Most tourists that arrive in Málaga, pass through the airport and head straight to the Costa del Sol beach resorts - And they´re missing out! This historic port city, and once an airport transit for the beach, has undergone a reinvention and become a vibrant and pulsing cultural hub. With the Mayor´s vision and an inversion of millions of Euros, Málaga now has a beautiful new waterfront, a new hip Soho district with Urban artwork, and a thriving art scene with two new museum openings - the Russian Museum and the Parisian Pompidou centre.
Looking at the city from the waterfront, you can see the Town hall and the beautiful Renaissance cathedral that is also known as La Manquita (One-armed Lady) as one of its towers was never finished. Next you can see Málaga's answer to Granada's Alhambra - The Alcazaba, sitting proudly on the hill. At the top of the hill stands the 10th century Gibralfaro castle, overlooking the city and the sea.
If you want postcard beaches, stick to Costa del Sol resorts, but if it´s mouth-watering food you want Malaga City is where you need to be. Thanks to the subtropical climate and coastal Mediterranean location, fresh top quality seafood is abundant, as well as exceptional local wine and delicious Iberian jamón. Linger at the chiringuitos (beach restaurants) and you will see why the locals are called boquerones (anchovies) because of the amount of anchovies they eat. The city is full of excellent bars and restaurants, with more opening all the time. But to eat like a Malagueño, go out late - dining after 10pm is the norm.
Easy to get to, with frequent low-cost flights, Málaga has everything you need for a city break or stopover before spending the rest of the holiday relaxing on the beach. It´s surprising that this gem is still relatively unknown.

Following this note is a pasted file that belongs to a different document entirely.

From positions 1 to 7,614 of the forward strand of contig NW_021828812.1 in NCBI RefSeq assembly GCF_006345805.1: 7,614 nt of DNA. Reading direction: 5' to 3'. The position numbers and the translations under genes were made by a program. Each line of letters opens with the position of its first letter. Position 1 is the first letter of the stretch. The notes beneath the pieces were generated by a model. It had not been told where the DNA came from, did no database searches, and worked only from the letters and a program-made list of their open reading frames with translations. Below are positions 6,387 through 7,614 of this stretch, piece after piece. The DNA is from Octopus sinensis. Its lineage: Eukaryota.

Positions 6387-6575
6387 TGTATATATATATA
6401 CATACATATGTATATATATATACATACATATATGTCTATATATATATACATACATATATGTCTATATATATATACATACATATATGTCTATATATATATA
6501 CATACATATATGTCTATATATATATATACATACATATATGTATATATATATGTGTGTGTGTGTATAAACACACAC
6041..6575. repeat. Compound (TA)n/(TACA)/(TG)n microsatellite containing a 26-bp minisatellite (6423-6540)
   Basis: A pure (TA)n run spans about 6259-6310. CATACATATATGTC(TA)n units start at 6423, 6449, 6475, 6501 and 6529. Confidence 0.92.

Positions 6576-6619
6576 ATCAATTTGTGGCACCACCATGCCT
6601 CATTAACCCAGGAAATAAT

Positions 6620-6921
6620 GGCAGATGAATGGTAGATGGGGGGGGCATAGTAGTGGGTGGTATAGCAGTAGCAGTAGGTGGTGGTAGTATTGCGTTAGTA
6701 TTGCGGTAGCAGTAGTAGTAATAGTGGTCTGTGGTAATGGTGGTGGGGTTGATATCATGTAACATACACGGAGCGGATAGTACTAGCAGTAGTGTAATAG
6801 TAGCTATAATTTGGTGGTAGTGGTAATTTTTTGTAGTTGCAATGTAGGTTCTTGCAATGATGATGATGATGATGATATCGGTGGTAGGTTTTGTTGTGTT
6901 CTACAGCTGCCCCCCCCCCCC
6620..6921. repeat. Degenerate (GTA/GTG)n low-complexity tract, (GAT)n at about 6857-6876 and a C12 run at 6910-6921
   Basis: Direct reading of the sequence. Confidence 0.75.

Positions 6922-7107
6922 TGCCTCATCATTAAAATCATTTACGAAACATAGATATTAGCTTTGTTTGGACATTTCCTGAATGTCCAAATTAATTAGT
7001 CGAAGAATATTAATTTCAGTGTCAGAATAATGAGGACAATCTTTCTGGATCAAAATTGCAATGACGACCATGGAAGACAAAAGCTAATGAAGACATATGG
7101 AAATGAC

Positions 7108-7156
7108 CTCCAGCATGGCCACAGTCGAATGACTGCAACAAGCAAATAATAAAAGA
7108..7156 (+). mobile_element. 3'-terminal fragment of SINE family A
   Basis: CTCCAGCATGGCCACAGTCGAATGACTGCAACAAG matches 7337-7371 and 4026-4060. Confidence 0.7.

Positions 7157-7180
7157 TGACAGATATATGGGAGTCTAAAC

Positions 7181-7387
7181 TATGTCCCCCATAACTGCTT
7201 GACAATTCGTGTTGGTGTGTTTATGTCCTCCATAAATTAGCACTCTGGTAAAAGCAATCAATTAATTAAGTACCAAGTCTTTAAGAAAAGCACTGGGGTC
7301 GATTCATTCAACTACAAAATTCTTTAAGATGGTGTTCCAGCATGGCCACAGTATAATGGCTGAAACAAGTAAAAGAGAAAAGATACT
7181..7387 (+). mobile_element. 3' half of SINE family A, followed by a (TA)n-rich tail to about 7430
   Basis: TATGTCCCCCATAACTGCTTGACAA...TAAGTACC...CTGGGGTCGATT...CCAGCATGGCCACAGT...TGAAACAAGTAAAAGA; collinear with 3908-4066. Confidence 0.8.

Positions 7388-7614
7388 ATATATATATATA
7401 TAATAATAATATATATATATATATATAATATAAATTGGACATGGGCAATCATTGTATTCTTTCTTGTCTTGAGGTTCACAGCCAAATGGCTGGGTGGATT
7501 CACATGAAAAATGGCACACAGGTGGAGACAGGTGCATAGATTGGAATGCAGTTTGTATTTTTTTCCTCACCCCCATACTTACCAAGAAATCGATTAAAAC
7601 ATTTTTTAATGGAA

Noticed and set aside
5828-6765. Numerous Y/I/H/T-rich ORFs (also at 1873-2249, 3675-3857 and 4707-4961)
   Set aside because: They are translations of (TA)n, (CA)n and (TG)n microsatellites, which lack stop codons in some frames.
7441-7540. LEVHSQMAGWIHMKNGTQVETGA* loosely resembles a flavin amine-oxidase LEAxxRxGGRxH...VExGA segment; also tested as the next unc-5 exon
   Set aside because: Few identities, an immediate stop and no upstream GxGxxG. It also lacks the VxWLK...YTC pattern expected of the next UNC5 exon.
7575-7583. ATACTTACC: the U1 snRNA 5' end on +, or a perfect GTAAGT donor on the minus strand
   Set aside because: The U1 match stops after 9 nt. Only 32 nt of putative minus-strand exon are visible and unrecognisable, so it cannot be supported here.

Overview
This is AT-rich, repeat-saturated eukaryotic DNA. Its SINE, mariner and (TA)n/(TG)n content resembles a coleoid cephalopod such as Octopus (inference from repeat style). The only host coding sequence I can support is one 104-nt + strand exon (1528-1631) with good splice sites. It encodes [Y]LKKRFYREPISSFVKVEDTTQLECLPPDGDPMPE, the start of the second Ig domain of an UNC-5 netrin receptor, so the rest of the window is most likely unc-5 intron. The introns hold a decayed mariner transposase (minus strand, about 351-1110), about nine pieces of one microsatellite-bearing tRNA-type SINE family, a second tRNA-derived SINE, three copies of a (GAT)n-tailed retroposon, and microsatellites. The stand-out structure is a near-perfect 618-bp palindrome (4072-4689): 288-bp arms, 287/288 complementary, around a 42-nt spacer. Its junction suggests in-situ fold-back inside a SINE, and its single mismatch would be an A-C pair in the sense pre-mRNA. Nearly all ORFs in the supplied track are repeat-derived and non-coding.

What to Do
The Maus (Málaga Arte Urbano Soho) project has resulted in a newly created hip Soho district. This neighbourhood has been turned into an open-air gallery with stunning visual artwork on the city´s walls by big-name international artists. The Belgian Roa has created giant animal murals, and there are pop-art style creations by D*Face as well as smaller artworks by local artists. More work is being added all the time, with Kenny Scharf, Aryz and Abraham Lacalle adding murals soon. You can explore by yourself or go to the CAC (Centre of Contempory Art) and join a guided tour.
For a different Art experience, make you way to Plaza de Jesus de la Pasion, where the artist Valerio "fishes for people" by dangling a rose and a note to invite guests to his studio to have their eye sketched for free for his Eyecyclopedia or to view his work. Valerio is also behind an alternative "art currency" venture in Malaga - the Valerio. These notes are made from his printed etchings and are accepted by a range of businesses, from cafes to yoga studios.
There is a museum for everyone in Malaga, and with over 30 museums it seems like you can´t turn a corner without finding one. The two newest museums include the Pompidou Centre housed below a visual striking giant glass cube on the waterfront. This museum features both permanent and temporary contemporary exhibitions. Entry is €7. (centrepompidou-malaga.eu)
The other newly opened museum is the Russian Museum, located in an old tobacco factory. This museum houses an impressive collection of works which tell the tale of Russian art over five centuries and includes works from the state museum in St Petersburg. Entry is €6. (colecionmuseoruso.es)
Malaga was the birthplace of Picasso, and no visit to Malaga is complete without a visit to Picasso. Visit either the Picasso Museum located in a restored palace, which showcases over 200 sculptures, drawings and ceramics by Picasso. (museopicassomalaga.org. Entry €7) Or visit his childhood home, located nearby in Plaza de Merced. Or visit both.
For 19th century Spanish art, don´t miss the Carmen Thyssen art gallery (carmenthyssenmalaga.org. Entry €6). If you prefer cutting-edge artwork, head to the Contemporary Art Centre (cacmalaga.eu. Entry Free) in the Soho District and enjoy the urban street art project in the neighbourhood on your walk there.